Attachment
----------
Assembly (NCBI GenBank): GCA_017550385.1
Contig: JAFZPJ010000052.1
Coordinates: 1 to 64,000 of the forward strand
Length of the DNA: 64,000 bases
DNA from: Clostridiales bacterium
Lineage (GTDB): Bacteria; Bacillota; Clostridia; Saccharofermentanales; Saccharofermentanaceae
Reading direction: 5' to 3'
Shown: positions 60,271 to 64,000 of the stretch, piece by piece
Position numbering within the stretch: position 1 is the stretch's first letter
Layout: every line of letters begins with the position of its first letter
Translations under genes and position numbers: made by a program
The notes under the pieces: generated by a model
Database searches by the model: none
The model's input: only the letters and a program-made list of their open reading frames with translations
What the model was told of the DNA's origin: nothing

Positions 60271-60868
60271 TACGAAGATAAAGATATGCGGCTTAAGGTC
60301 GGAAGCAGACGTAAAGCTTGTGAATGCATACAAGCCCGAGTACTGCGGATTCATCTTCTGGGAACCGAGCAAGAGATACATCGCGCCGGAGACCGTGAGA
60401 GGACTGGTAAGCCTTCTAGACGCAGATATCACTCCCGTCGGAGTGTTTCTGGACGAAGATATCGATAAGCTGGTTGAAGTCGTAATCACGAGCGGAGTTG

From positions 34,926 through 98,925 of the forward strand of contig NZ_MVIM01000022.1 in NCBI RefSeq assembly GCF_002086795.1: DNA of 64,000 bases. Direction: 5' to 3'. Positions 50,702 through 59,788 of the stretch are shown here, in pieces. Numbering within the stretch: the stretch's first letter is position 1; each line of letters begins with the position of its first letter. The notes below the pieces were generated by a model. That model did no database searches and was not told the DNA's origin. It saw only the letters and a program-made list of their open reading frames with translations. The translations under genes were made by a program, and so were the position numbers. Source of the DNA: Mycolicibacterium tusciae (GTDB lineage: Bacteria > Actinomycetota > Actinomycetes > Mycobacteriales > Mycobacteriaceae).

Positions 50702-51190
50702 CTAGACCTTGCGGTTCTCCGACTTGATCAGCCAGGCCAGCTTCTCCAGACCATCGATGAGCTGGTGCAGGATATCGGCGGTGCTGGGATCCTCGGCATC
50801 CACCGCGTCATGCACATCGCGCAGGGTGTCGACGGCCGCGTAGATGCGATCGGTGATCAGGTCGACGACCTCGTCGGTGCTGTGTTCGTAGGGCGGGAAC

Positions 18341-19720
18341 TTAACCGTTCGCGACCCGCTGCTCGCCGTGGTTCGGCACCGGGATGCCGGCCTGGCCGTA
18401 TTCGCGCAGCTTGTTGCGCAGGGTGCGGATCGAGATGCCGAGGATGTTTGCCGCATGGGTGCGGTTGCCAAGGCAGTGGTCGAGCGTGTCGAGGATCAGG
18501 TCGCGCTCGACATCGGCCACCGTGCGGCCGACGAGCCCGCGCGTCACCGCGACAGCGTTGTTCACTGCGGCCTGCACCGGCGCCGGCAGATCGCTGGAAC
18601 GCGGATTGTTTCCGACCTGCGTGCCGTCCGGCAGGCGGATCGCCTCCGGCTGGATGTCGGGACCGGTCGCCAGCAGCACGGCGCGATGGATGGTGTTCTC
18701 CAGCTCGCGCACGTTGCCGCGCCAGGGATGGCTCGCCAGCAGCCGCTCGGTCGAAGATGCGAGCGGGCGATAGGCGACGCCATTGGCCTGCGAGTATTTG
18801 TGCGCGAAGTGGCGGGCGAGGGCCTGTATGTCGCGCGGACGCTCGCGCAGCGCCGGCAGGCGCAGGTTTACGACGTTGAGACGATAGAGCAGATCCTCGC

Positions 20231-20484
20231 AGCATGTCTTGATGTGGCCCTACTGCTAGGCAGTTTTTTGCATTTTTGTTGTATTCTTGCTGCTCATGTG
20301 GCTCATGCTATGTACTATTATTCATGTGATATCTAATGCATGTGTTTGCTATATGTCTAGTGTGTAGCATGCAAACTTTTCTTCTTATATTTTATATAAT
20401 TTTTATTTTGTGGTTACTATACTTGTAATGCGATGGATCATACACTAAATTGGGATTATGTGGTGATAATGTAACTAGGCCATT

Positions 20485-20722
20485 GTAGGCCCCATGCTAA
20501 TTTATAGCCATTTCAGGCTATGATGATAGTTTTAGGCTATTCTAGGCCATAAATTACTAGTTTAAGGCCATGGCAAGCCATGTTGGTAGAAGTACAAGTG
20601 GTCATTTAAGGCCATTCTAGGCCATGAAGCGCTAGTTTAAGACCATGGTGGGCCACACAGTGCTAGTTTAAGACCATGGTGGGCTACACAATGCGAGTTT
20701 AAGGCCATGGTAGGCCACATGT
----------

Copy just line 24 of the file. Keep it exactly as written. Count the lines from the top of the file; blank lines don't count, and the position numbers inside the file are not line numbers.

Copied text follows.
Positions 18341-19720